Earth Ham – “The weather here is pretty nice. We had rain yesterday, but it has since cleared up. I was able to pick up my medication from the Walmarts yesterday between rain storms which is good, but the XYL was pretty unhappy that I couldn’t get those gutters cleaned. Back to you Alien Ham”
Alien Ham – “Yeah its been pretty nice here too. But it rained acid for a bit, which hurt. My XYL was also unhappy I couldn’t clean the florp from my florpkens, but I’ll just have to do that another day.. 73 Earth Ham, and keep doing that hammy thing you do…”
Tonight OVEC held it’s first club meeting to kick off 2019, and the hot topic at this month’s meeting was Winter Field Day planning!
Some of the topics covered include:
- 1 Station to be operated
- Multiple antennas to be used
- The club repeater will be monitored
- Will use N3FJP logger or KC8QCH’s custom made logger
- KD8GQW will bring “THE SANDWICH”
- There will be coffee
In other news due to a scheduling conflict and internet issues at our meeting location we were forced to start an hour later than normal, and I also misspelled “Vetoed” in the minutes.
See you all on the air in a few weeks!
It’s that time again folks, for us hams to freeze our modulators off by operating Winter Field Day! This year OVEC has reserved two cabins to be used by club members at Cowan Lake State park, and we are looking forward to the event as always. Good times will be had and one station is to be operated.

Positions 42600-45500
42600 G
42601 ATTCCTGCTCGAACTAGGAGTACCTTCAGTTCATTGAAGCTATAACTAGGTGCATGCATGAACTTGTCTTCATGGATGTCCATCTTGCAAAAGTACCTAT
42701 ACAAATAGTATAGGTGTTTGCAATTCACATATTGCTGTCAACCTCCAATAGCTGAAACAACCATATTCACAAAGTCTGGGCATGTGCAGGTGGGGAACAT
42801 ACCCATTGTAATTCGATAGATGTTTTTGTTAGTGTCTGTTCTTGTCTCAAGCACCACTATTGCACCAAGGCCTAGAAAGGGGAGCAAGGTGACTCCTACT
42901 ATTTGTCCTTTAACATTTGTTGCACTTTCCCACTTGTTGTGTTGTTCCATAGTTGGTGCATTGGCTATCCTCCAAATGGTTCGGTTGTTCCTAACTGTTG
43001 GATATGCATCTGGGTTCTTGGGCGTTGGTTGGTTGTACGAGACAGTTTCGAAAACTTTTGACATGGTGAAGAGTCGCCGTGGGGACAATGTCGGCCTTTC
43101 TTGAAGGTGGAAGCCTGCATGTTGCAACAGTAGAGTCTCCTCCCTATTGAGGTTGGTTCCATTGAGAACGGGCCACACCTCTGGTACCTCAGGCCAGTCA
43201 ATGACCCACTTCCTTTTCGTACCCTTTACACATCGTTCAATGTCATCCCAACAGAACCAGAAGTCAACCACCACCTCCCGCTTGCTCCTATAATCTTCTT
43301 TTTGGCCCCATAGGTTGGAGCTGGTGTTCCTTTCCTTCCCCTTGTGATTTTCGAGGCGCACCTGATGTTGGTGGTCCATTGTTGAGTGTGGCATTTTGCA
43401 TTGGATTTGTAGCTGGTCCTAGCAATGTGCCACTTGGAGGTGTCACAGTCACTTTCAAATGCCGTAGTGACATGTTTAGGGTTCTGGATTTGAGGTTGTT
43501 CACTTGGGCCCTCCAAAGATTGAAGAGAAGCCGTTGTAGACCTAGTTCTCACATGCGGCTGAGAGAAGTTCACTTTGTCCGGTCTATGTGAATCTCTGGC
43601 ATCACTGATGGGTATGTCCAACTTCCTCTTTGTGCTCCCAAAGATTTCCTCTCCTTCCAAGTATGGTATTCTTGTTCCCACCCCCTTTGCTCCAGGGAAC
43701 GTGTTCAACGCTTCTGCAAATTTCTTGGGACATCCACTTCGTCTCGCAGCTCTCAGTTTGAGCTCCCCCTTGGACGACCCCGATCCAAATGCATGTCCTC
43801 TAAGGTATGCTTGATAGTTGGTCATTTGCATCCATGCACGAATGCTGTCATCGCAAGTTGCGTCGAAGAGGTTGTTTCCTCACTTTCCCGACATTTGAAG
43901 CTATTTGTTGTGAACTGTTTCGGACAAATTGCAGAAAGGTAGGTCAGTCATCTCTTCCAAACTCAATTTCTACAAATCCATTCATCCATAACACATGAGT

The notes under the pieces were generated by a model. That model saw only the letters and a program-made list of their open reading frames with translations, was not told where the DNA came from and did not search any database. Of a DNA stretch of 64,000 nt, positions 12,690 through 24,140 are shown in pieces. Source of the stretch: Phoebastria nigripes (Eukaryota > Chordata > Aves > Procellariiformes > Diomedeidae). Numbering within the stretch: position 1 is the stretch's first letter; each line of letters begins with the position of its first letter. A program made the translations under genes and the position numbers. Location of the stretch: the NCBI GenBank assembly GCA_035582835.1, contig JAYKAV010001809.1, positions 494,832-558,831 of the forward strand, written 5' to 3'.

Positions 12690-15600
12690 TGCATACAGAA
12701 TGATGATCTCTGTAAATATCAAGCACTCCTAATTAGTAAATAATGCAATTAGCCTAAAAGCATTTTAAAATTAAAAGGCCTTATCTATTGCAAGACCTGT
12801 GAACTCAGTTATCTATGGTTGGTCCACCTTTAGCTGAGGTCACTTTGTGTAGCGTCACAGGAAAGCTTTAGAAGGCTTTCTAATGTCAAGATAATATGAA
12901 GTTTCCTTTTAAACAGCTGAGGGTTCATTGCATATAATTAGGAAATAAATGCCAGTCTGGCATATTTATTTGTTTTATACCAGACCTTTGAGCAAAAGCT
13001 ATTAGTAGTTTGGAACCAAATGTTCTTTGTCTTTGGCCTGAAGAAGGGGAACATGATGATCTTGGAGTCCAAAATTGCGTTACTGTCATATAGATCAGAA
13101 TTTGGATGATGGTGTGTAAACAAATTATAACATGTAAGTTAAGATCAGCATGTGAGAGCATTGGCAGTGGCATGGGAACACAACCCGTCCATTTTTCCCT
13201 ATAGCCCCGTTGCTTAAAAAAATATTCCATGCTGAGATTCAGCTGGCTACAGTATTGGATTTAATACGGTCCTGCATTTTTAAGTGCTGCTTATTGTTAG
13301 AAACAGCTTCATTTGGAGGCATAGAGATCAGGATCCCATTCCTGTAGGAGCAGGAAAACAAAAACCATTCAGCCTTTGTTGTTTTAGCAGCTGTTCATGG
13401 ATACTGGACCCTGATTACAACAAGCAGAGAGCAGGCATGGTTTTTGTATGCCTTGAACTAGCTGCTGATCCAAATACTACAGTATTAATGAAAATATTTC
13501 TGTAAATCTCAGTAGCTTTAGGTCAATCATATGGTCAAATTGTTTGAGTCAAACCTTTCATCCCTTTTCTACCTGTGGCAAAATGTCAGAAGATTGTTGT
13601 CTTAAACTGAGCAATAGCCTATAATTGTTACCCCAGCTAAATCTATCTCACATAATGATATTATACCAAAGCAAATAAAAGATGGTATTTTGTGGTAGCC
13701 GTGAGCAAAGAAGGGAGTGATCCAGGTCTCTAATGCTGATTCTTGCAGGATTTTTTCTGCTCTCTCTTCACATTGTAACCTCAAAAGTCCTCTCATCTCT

Look for us on the bands, we will be operating as KD8LBS. And if you are local or passing through, hit us up on our club repeater AND/OR our DMR talk group for a chat! (Information provided below)
444.9750 MHz +5, Tone 162.2 Hz (W8SDR)
DMR: OVEC Talkgroup 3110683
Not sure what “Winter Field Day” is all about? Check it out here!
Well it looks like OVEC has come up with another crazy idea to give a go, we are going to send some manner of balloon up toward space.
Our illustrious president, NF6H, put together a fine presentation describing the finer points of sending “lighter than air” craft into the earth’s atmosphere at last night’s October 2018 club meeting. With the enthusiastic roars of all those in attendance, it was decided that this project received approval from fellow OVEC members.
Initial planning shows that this balloon will do MANY THINGS, such as recording atmospheric temperatures and pressures, transmit real-time telemetry, take 1080p video and HD picturegraphs of our earth from the edge of space, and possibly even provide a temporary cross-band repeater for those interested in seeing how far one can talk using a 100,000ft high repeater location.
Planning has begun, and initial roles have been taken on by those interested in participating. Please feel free to check out the power point presentation below if you would like to see just how large of a taskt we are planning to accomplish. Failure is not an option…
The International G3ZQS Memorial Straight Key Contest will be 2300 Hrs UTC August 31 through 2300 Hrs UTC September 2, 2018. Everyone is welcome to participate, but only the logs of those using straight keys for all claimed contacts are eligible for awards.
Operation is limited to 3.5, 7, 14, 21, and 28 MHz amateur bands. No WARCs bands.
Work stations only once per band.
There are three entry classes: QRO, QRP, and Club:
Entry class MUST be shown on logs to be considered for entry in a particular class, or will be assumed QRO. An entry must be ONE class only, no combination of classes is allowed.
CALL: CQ FS (short for fists straight = straight key)
The following information must be exchanged by both stations to count as a valid contest QSO: